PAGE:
If Hudson can pick up where he left off at the time of his injury—he had a 2.73 ERA in 69.1 innings with 50 strikeouts to go along with 55 hits and 19 walks allowed over his last 10 starts—the Giants and his fantasy owners will be in good shape.
Before reaching too high to pick him up on draft day, though, remember that he struggled out of the gate in 2013 with a 5.37 ERA through his first 11 starts.
A solid update on Derek Jeter's status for the start of 2014 season probably won't be available until he ramps up his baseball-related activities in the near future. He was encouraged by his early workouts back in November, however, and said he expects to play shortstop next season, according to Chad Jennings of the LoHud Yankees Blog.
When last healthy in 2012, Jeter hit .316 with a league-leading 216 hits to go along with 15 homers. He was seventh in AL MVP voting that season. Now entering his age-40 season—he'll be 40 in June—can we expect more of the same production after an entire offseason to rest his surgically repaired ankle?
The Yankees' ability to utilize him in the designated hitter spot while employing an above-average defender, Brendan Ryan, in his spot on the field should help. But with catcher Brian McCann and outfielder Carlos Beltran (who will be 37 years old in April) also likely to get time at DH, in addition to Alfonso Soriano and others, Jeter will likely be out of the lineup more than he has at any time in his career.
I wouldn't count out the 13-time All-Star from returning to at least close to his pre-2013 form. I just don't expect him to do it while playing more than 120-130 games.
Trading Matt Kemp while his value is down after an injury-plagued 2013 season would've been a terrible idea. On the other hand, any team acquiring him would've been taking a big risk to give up a trade package worthy of an MVP-caliber player who won't turn 30 years old until the end of the 2014 season.
It's the same scenario in the fantasy baseball world. He could be a tremendous value if the rest of your league-mates cooperate. Make him a top priority and the reward could be significant if you're willing to take on the risk.
Not only is Kemp returning from ankle surgery, he also had surgery to repair the AC joint in his left shoulder. The injuries contributed to his playing in only 73 games and, quite possibly, his struggles at the plate (.723 OPS, 6 HR). Both surgeries occurred in October.
Since the second half of the 2012 season, Kemp has battled a multitude of injuries, so the concern doesn't lie solely in his ability to return at full strength from his 2013 injuries. He might just have a hard time staying healthy and could be very close to earning the "injury-prone" label.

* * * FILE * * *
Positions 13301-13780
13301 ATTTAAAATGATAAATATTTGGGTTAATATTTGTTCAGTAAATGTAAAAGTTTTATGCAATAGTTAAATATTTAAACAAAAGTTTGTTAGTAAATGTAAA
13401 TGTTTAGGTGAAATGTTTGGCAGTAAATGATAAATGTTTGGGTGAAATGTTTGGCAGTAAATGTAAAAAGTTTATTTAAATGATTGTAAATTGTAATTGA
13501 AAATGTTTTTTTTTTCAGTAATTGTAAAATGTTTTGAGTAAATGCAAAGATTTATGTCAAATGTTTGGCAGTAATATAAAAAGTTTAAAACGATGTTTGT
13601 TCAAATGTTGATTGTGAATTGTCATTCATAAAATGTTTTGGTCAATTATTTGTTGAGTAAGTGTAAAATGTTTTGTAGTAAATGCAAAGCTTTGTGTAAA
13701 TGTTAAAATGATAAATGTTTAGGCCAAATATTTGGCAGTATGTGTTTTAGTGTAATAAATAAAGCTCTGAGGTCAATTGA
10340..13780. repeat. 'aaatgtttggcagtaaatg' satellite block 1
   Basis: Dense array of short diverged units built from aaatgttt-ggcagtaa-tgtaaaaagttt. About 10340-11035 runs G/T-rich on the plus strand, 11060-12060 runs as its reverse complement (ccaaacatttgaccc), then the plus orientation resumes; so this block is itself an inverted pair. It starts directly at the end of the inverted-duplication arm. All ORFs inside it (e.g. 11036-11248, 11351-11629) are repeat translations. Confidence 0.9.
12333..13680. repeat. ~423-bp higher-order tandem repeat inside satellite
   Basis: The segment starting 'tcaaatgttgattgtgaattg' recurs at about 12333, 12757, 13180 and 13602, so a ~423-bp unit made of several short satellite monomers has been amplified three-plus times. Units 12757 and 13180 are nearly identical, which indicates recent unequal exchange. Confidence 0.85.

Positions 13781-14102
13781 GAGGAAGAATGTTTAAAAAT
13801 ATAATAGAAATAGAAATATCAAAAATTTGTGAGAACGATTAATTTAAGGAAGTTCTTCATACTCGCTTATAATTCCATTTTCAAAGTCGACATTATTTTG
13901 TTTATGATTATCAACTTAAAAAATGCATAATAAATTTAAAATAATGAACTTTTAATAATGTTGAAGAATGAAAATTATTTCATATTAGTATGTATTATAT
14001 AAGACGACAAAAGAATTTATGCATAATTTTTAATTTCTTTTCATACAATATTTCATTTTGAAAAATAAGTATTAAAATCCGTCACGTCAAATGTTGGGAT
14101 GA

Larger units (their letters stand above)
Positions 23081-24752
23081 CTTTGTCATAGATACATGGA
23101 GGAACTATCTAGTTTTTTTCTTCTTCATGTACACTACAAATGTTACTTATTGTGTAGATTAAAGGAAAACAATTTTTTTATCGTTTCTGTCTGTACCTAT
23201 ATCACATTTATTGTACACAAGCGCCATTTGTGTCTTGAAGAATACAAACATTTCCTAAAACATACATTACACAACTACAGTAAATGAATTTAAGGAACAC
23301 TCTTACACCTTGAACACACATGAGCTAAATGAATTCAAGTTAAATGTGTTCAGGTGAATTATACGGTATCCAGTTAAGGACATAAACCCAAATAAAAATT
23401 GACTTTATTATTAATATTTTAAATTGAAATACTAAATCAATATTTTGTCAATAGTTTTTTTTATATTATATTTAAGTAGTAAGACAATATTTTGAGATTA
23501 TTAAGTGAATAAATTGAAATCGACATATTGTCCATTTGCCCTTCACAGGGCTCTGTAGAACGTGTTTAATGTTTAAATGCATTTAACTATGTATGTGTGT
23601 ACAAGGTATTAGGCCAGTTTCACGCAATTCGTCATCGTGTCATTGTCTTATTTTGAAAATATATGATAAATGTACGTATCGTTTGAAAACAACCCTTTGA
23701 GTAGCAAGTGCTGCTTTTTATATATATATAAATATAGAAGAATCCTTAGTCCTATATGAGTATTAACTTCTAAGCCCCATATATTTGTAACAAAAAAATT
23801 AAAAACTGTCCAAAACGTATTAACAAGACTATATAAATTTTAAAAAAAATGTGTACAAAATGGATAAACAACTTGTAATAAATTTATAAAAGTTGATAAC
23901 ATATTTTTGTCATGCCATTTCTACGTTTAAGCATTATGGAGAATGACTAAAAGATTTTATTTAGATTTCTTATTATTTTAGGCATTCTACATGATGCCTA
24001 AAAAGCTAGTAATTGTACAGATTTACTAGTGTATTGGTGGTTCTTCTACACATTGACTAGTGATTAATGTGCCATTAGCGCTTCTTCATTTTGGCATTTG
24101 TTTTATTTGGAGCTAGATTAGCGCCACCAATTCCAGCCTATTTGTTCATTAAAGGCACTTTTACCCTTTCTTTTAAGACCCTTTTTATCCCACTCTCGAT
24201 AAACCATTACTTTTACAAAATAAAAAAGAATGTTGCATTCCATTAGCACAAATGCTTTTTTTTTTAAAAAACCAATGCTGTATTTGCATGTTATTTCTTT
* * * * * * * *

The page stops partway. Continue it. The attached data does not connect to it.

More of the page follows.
Given his age, however, and his immense talent, Kemp is worth taking a chance on in 2014.
General manager Ned Colletti says they won't rush Kemp back to action before he's ready, according to Austin Laymance of MLB.com, but he expects his star center fielder to be playing "by the time we're in the midst of spring training."
On the brink of stardom, the worst thing that Baltimore Orioles third baseman Manny Machado can do is rush back from a knee injury that ended his 2013 season in late September.
While initial reports suggested that he was unlikely to be ready for Opening Day after he underwent reconstructive knee surgery in mid-October, the most recent reports indicate that he's on track for the team's opener on March 31.
According to Roch Kubatko of MASN.com, manager Buck Showalter expects his third baseman to be ready.
Given that disabled list stints can usually be backdated as much as seven to 10 days from Opening Day as long as the injured player hasn't played in a spring training game during that time, it would make sense to not rush any player back no matter how vital his presence is to a ballclub. Machado could be placed on the disabled list and miss fewer than 10 games. He could spend part of that time off getting ready on a minor league rehab assignment.
With that said, it's safe to say that Machado will be back early enough to make a major impact on the Orioles and your fantasy team. Expect another jump in production after he posted a .746 OPS with 14 homers, 51 doubles and 71 runs batted in during his age-20 season.
A full return to health for New York Yankees first baseman Mark Teixeira should mean 30-plus homers for fantasy baseball owners, which is why his recovery from a July 2nd wrist surgery deserves close attention.
The 33-year-old, who was limited to only 15 games in 2013, told Bryan Hoch of MLB.com last month that he was close to 100 percent and was expecting to begin swinging a bat in January. We'll know more once he does.
Teixeira was also limited in 2012 due to multiple injuries. He hit 24 homers in 123 games while posting the lowest OPS of his career (.807). Over his previous eight seasons, the switch-hitter had a .914 OPS with an average of 36 homers, 37 doubles and 117 runs batted in per season.
I'm guessing he has at least one more of those in him, possibly in 2014, if he can avoid the injury bug.